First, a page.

ACCORDING TO the Number Resource Organisation (NRO) almost ninety per cent of IPv4 Internet addresses are taken.
Before you stock up on shotguns and tinned food and head into your basement in panic, you should remember that there is the bright and shiny IPv6 waiting to be adopted. The NRO said that there are just four years left until the tired old IPv4 address space runs out and urged more organisations to adopt the new one now.
"This is a key milestone in the growth and development of the global Internet," said Axel Pawlik, chairman of the NRO. "With less than 10 percent of the entire IPv4 address range still available for allocation to RIRs, it is vital that the Internet community take considered and determined action to ensure the global adoption of IPv6. The limited IPv4 addresses will not allow us enough resources to achieve the ambitions we all hold for global Internet access. The deployment of IPv6 is a key infrastructure development that will enable the network to support the billions of people and devices that will connect in the coming years."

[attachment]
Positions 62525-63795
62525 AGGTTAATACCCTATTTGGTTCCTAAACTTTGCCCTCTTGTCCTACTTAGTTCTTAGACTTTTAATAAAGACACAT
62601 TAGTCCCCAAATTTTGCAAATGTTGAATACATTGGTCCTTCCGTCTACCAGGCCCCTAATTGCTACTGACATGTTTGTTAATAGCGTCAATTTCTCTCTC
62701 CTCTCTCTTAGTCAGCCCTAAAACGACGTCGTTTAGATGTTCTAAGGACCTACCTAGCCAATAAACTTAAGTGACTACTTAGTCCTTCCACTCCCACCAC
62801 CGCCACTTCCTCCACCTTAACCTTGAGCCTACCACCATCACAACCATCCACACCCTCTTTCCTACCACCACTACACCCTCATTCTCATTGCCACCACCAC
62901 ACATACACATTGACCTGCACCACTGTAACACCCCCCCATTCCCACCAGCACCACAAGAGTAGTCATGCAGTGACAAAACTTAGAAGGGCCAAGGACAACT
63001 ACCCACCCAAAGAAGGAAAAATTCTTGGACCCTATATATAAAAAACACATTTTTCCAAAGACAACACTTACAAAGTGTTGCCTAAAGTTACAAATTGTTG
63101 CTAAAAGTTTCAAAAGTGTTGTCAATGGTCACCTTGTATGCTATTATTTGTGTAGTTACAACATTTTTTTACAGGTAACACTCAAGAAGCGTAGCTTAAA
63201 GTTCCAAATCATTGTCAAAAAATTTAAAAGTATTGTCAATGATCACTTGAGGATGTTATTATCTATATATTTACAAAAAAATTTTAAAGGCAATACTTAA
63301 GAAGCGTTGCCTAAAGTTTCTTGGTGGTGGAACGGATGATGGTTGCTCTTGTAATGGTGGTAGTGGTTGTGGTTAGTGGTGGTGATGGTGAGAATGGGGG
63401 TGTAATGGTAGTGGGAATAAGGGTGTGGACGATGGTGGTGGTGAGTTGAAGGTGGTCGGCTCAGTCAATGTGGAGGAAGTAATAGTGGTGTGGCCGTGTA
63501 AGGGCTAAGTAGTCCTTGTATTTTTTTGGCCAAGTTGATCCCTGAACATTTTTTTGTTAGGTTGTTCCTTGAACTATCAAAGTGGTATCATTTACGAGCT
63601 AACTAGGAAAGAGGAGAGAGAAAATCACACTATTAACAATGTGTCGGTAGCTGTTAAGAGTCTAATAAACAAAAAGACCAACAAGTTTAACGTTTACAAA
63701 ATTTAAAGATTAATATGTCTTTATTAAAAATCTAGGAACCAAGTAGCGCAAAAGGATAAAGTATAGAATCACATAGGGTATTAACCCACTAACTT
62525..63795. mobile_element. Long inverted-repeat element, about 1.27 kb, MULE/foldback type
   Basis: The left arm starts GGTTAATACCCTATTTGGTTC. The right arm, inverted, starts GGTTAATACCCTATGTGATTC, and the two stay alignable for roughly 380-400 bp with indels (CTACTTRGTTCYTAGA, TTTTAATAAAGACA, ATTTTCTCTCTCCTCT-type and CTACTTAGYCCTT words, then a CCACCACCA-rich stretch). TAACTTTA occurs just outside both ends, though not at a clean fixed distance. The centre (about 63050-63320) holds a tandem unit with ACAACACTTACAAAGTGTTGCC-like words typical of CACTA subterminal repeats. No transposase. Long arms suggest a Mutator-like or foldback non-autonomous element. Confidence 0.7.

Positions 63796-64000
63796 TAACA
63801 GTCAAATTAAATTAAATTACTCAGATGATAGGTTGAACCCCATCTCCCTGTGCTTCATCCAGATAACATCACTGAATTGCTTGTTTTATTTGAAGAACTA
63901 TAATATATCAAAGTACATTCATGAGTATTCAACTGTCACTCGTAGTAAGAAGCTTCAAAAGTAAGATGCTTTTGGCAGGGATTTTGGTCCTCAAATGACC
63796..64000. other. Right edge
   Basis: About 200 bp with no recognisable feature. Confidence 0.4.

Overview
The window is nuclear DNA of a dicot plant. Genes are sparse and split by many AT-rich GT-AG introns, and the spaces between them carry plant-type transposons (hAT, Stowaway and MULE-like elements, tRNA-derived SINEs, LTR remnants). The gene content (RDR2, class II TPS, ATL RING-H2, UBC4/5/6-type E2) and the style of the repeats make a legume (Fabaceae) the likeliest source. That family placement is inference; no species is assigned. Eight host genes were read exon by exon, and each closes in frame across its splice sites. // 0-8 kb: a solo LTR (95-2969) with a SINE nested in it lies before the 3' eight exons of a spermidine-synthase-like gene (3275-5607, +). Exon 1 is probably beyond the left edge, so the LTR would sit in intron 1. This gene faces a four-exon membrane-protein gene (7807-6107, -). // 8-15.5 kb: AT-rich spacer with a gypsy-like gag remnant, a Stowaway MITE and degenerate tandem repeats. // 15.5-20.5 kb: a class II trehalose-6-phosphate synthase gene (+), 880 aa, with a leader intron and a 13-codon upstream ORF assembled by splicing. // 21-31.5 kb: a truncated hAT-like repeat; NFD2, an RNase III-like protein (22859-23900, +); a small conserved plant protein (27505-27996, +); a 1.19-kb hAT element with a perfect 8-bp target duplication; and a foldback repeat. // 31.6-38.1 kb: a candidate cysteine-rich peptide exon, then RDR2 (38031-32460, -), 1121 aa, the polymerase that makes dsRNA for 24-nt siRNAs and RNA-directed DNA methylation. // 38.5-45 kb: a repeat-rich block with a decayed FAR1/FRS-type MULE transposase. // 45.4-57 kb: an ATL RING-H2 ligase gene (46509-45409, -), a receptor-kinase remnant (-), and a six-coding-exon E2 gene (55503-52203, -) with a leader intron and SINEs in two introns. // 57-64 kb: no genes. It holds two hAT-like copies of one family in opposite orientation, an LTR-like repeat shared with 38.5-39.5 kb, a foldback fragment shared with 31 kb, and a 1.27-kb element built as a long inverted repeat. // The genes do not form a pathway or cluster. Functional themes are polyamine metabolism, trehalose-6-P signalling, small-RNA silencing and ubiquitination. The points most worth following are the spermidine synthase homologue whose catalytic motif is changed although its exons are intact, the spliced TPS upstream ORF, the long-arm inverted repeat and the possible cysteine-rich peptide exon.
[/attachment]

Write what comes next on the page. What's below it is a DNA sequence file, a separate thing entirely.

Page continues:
While IPv4 can handle only a few billion addresses, its bigger brother can take on trillions. This is only likely to become more important as people surround themselves with gadgets and gewgaws, according to the group, which is responsible for the overseeing the allocation of all Internet number resources. Unfortunately, despite IPv6 having been around for a couple of years now, few organisations have rushed to adopt it.
Sensing perhaps that the panic was dying down again, Raul Echeberria, secretary of the NRO, then chimed in to add, "Many decision makers don't realise how many devices require IP addresses - mobile phones, laptops, servers, routers, the list goes on. The number of available IPv4 addresses is shrinking rapidly, and if the global Internet community fails to recognise this, it will face grave consequences in the very near future."
So you have been warned. Again. µ
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